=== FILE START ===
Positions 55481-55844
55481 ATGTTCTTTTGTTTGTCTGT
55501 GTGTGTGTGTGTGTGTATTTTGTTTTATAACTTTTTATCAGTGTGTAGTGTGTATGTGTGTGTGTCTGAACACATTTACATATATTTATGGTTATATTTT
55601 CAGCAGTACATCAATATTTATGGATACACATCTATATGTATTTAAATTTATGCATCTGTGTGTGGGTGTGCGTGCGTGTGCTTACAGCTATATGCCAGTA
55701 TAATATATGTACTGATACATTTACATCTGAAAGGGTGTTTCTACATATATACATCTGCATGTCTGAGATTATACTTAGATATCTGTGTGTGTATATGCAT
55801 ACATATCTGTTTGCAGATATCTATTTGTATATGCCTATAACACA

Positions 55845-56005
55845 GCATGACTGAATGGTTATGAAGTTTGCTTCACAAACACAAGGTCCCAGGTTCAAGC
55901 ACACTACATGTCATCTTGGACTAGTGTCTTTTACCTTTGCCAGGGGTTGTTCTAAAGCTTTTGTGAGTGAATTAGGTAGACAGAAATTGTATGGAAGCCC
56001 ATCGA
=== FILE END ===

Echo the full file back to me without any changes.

Positions 55481-55844
55481 ATGTTCTTTTGTTTGTCTGT
55501 GTGTGTGTGTGTGTGTATTTTGTTTTATAACTTTTTATCAGTGTGTAGTGTGTATGTGTGTGTGTCTGAACACATTTACATATATTTATGGTTATATTTT
55601 CAGCAGTACATCAATATTTATGGATACACATCTATATGTATTTAAATTTATGCATCTGTGTGTGGGTGTGCGTGCGTGTGCTTACAGCTATATGCCAGTA
55701 TAATATATGTACTGATACATTTACATCTGAAAGGGTGTTTCTACATATATACATCTGCATGTCTGAGATTATACTTAGATATCTGTGTGTGTATATGCAT
55801 ACATATCTGTTTGCAGATATCTATTTGTATATGCCTATAACACA

Positions 55845-56005
55845 GCATGACTGAATGGTTATGAAGTTTGCTTCACAAACACAAGGTCCCAGGTTCAAGC
55901 ACACTACATGTCATCTTGGACTAGTGTCTTTTACCTTTGCCAGGGGTTGTTCTAAAGCTTTTGTGAGTGAATTAGGTAGACAGAAATTGTATGGAAGCCC
56001 ATCGA